I think were safe from any forced change soon. We have 5 million trap shooters on our side. Yea, I made up that number. Wink

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Re: Non-lead alloy bullets?

Post by beeser on Sat Nov 28, 2015 11:13 am

OldMaster65 wrote:I think were safe from any forced change soon. We have 5 million trap shooters on our side. Yea, I made up that number. Wink
Ironically, the clay shooting sports may be the first to be impacted by the restrictions on lead.  They may also be the first prepared for the change too.  Already fairly inexpensive alternative shot, chokes and loading machines to accommodate steel shot are available.  A problem with the clay sports is achieving BMP goals at ranges because of the wide dispersal of lead.  Pistol shots have the advantage of being more localized and easier to contain.

But back to the original question, what about lead free bullets for Bullseye?  I visited a commercial loading machine manufacturer recently and they were working on a machine to handle lead free bullets.  These were from a company that primarily supplies bullets to the military.  The bullets were 9mm and seemed really light by comparison.  Questions ....

If a bullet was so constructed either with composite materials or non-lead alloys and ended up lighter would accuracy be benefited with increased velocity?

If the velocity of the bullet increased to the point of no longer being subsonic would the design of the bullets typically used in Bullseye have to change?

Assuming the changes above what impact does this have on barrel design?

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Re: Non-lead alloy bullets?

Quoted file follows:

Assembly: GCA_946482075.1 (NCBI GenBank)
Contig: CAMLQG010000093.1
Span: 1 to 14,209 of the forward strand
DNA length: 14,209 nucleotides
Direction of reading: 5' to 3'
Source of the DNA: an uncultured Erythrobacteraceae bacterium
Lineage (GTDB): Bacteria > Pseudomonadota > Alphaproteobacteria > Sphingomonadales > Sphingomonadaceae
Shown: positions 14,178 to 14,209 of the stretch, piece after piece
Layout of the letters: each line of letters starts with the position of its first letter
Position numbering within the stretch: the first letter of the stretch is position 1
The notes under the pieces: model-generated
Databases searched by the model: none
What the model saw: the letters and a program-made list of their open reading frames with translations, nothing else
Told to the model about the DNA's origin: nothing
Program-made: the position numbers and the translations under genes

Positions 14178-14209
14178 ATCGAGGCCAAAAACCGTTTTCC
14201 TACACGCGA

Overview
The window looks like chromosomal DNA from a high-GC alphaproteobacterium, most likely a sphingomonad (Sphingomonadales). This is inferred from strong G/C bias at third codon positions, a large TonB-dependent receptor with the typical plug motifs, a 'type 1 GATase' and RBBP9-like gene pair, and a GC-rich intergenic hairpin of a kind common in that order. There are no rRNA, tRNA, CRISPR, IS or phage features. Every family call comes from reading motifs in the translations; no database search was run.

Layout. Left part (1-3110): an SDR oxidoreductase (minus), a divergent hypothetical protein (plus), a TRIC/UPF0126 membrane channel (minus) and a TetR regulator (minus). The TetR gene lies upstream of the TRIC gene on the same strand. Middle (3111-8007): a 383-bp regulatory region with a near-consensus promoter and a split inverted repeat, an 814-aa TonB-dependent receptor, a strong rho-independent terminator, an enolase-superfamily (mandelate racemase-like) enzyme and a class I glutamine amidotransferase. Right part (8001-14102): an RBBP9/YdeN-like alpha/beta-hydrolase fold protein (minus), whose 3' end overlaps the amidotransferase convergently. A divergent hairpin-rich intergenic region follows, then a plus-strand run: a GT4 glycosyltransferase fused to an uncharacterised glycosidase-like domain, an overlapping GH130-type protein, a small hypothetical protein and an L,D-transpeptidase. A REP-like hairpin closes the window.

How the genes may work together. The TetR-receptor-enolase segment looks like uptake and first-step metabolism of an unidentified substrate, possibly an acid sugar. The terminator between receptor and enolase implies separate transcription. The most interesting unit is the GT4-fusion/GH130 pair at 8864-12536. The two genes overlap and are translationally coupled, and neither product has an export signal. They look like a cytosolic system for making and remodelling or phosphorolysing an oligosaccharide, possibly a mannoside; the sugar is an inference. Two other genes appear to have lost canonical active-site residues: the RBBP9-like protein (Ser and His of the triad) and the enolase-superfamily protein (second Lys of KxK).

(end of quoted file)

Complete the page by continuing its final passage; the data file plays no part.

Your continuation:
Post by james r chapman on Sat Nov 28, 2015 11:18 am

Zinc bullets, extremely light, shedding velocity rapidly, and terribly frangible.

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Re: Non-lead alloy bullets?

Post by Wobbley on Sat Nov 28, 2015 11:23 am

Probably end up with a sintered or composite bullet.  These might be more accurate than what we have now.

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Re: Non-lead alloy bullets?

Post by LenV on Sat Nov 28, 2015 11:40 am

T&B bullets here in Oregon offers pure Antimony castings. They are a little more expensive but are able to achieve much higher velocities without fouling. I have no idea of their accuracy potential.

Len


Last edited by OldMaster65 on Sat Nov 28, 2015 1:08 pm; edited 1 time in total (Reason for editing : spelling)

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Re: Non-lead alloy bullets?

Post by Fire Escape on Sat Nov 28, 2015 12:08 pm

OldMaster65 wrote:I think were safe from any forced change soon. We have 5 million trap shooters on our side. Yea, I made up that number. Wink

Probably a few hundred thousand waterfowl hunters thought that as well. They have adapted fairly well although the price of non-lead ammo is dramatically higher but initially they were forced to change with NO real acceptable solution already in existence. Damage to guns and birds lost/crippled to die later were common occurrences, but that did not matter to the 'no lead' advocates.
While I can offer no statistics to prove it, my belief is that by and large the movement to eliminate lead projectiles is rooted more in getting rid of guns than saving the environment.

Bruce